(Re'ei) Adapted from the Gro

The Broken Ladder

The Gemoro (Bovo Basra 10a) tells the story of R. Papa, who was climbing a ladder, when the rung on which he had placed his foot broke, and he all but fell from the ladder. Rav Chiya bar Rav from Difta suggested that perhaps R. Papa had on one occasion, not sustained a poor man who had turned to him for help. Of all mitzvos, asks the Gro, what made R. Chiya pick this one? Perhaps his punishment was due to one of the other Taryag mitzvos, or even to a mitzvah de'Rabonon, and not to the mitzvah of tzedokoh?

"The mitzvah of Tzedokoh," he replies, "appears in this week's Parshah. The words the Torah uses are 'posei'ach tiftach es yodcho lo', and the neginos under the words 'posei'ach tiftach' are 'dargo se'vir' which means 'a broken ladder'.

And that, explains the Gro, is why R. Chiya suggested out of all mitzvos, the mitzvah of tzedokoh to explain the broken ladder.

Binyomin ha'Tzadik

On the following daf (11a) the Gemoro in Bovo Basra quotes a B'rayso, which tells the story of Binyomin ha'Tzadik, who was a gabbai tzedokoh.

One day, during a time of drought, he told a woman who came to him for assistance, that the tzedokoh fund was empty. When she replied that unless he helped her, she and her seven sons would die of hunger, he provided her with her needs - out of his own pocket. Some time later, Binyomin ha'Tzadik became very ill. As he lay on his sick-bed, hovering on the verge of death, the angels pleaded with Hashem to spare him. "Someone who saves one life," they argued, "is considered as if he had saved the whole world (since the whole world descended from one man - Odom ho'Rishon). And Binyomin ha'Tzadik had saved a woman with her seven sons!" G-d acceded to their request and granted him twenty-two more years life.

"Why twenty-two?" asks the Gro.

According to the Chachomim in Sotoh (20b), a merit grants a woman who has been accused of comitting adultery (a Sotoh), three months of additional life. The Gemoro in Bovo Basra (9b) teaches us that someone who gives a p'rutah to a poor man, receives six blessings (in this case the mitzvah of tzedokoh would have been effective to tear up the decree of death), and that for appeasing him (like Binyomin ha'Tzadik did when he swore to the woman that there were no tzedokoh funds left) he receives eleven.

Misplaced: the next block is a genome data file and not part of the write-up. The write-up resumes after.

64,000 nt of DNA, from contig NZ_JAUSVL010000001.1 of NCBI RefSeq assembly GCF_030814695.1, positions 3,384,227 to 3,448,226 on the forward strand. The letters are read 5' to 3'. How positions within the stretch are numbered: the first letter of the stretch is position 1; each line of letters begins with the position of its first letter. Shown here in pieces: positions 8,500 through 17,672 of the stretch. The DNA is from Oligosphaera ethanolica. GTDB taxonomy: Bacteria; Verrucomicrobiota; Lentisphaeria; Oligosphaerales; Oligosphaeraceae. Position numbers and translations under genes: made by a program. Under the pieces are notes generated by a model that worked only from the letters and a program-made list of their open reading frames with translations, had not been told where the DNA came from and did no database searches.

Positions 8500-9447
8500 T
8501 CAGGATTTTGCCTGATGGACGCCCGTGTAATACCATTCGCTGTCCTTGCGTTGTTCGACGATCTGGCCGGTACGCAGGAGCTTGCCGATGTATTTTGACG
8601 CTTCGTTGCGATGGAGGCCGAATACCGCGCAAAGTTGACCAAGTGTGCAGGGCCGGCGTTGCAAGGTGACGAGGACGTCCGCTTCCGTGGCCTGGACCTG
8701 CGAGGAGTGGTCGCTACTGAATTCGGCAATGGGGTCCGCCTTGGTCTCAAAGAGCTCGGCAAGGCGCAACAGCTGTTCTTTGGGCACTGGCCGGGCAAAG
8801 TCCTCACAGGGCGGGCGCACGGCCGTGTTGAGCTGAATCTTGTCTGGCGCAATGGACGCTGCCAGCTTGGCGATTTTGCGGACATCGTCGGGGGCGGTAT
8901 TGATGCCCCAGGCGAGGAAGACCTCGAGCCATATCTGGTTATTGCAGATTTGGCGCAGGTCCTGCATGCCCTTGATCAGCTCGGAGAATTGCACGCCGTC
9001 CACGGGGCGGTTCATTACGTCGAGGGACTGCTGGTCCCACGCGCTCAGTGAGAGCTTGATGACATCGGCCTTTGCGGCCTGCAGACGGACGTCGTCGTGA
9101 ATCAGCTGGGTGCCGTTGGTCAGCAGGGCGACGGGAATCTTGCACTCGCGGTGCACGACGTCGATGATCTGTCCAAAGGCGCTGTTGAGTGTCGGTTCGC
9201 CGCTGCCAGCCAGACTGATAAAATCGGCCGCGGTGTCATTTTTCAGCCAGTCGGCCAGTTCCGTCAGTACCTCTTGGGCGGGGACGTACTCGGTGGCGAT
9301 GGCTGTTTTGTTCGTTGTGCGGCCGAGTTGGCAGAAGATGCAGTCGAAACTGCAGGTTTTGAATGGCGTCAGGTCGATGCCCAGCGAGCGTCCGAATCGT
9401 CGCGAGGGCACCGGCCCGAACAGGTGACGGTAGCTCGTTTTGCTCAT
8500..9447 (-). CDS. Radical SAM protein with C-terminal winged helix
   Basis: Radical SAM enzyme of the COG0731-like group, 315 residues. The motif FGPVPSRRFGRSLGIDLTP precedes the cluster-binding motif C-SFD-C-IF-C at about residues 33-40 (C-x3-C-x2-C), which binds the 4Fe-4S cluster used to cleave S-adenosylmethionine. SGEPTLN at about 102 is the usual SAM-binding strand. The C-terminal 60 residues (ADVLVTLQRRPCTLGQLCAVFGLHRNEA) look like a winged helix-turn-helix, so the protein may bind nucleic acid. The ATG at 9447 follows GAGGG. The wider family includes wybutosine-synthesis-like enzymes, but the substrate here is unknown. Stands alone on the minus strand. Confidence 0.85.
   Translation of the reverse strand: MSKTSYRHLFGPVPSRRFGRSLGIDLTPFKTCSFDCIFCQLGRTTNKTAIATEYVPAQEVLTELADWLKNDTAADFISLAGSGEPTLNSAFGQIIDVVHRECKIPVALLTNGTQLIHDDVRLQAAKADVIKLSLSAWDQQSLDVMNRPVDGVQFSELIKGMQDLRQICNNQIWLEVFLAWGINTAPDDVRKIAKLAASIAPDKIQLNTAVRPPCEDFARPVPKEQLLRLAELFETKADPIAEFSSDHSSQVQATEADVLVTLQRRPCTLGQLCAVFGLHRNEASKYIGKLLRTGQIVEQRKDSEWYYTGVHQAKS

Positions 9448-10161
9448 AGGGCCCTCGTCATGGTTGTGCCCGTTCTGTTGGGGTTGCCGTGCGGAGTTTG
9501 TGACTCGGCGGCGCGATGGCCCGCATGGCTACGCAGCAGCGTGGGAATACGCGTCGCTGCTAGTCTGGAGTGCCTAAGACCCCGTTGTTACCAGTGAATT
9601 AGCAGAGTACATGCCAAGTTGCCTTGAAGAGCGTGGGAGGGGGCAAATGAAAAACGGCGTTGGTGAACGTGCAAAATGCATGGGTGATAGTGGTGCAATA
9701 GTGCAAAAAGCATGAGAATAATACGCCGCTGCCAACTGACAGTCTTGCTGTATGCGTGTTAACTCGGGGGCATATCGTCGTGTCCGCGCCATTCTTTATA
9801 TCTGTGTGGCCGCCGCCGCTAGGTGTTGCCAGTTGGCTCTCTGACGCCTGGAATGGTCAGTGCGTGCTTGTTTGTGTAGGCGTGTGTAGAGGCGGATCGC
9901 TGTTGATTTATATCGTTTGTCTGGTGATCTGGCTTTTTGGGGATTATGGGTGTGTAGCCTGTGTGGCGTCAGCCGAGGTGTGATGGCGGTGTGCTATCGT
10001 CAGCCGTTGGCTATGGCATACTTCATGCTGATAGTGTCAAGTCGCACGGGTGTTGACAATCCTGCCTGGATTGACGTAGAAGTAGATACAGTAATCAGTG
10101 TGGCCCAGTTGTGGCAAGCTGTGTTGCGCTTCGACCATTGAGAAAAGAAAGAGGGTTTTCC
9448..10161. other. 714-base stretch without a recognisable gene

Now 11 x 3 (months) = 33. And 33 x 8 (people who were saved) = 264.

And 264 months = 22 years.

Be Only Happy

"Seven days you shall be happy... and you shall be only happy." It is well-known that the word "only" ("ach) always comes to exclude. In that case asks the Gro, why do Chazal derive from this phrase "to include the night of the eighth (Sh'mini Atzeres) for simchah"? How can they learn to include from "ach", contrary to the regular inference of the word, which is to exclude?

The Gro answers like this. It is not from the word "ach" that Chazal include the night (whether the day is also included is subject to a Machlokes Rishonim) of the eighth, but because the whole phrase is redundant - "vehoyiso so'mei'ach" on Sh'mini Atzeres. The Torah adds "ach", to tell us only simchah, and nothing else - not like the first days of Succos, when the mitzvah of simchah is accompanied by that of Succah and of Lulav. So the word "ach" comes to exclude here, just like it always does. On Sh'mini Atzeres, the Torah is telling us, be happy, exclusively happy, without the other mitzvos -Succah and Lulav which accompany the simchah on the first days of Succos.

What, No Land!

The Gemoro in Pesochim (5b) writes that someone who has no portion of land in Eretz Yisroel, is exempt from the mitzvah of "aliyas ho'regel" on Yom-tov. Tosfos there points out that R. Yehudah ben Beseira did not go to Yerusholayim on Pesach for that very reason, because he owned no land in Eretz Yisroel. (In our Gemoro - all of the above is in Tosfos, and not in the Gemoro.)

Considering that every Jew (other than converts) owns a piece of land in Eretz Yisroel, it is at first unclear as to why Rebbi Yehudah ben Beseira did not own land in Eretz Yisroel. The Gro however, explains this with a Gemoro in Sanhedrin (92b), which records that the dead whom Yechezkel brought back to life all went to Eretz Yisroel, married and had children - and that Rebbi Yehudah ben Beseira announced that he was one of their grandchildren.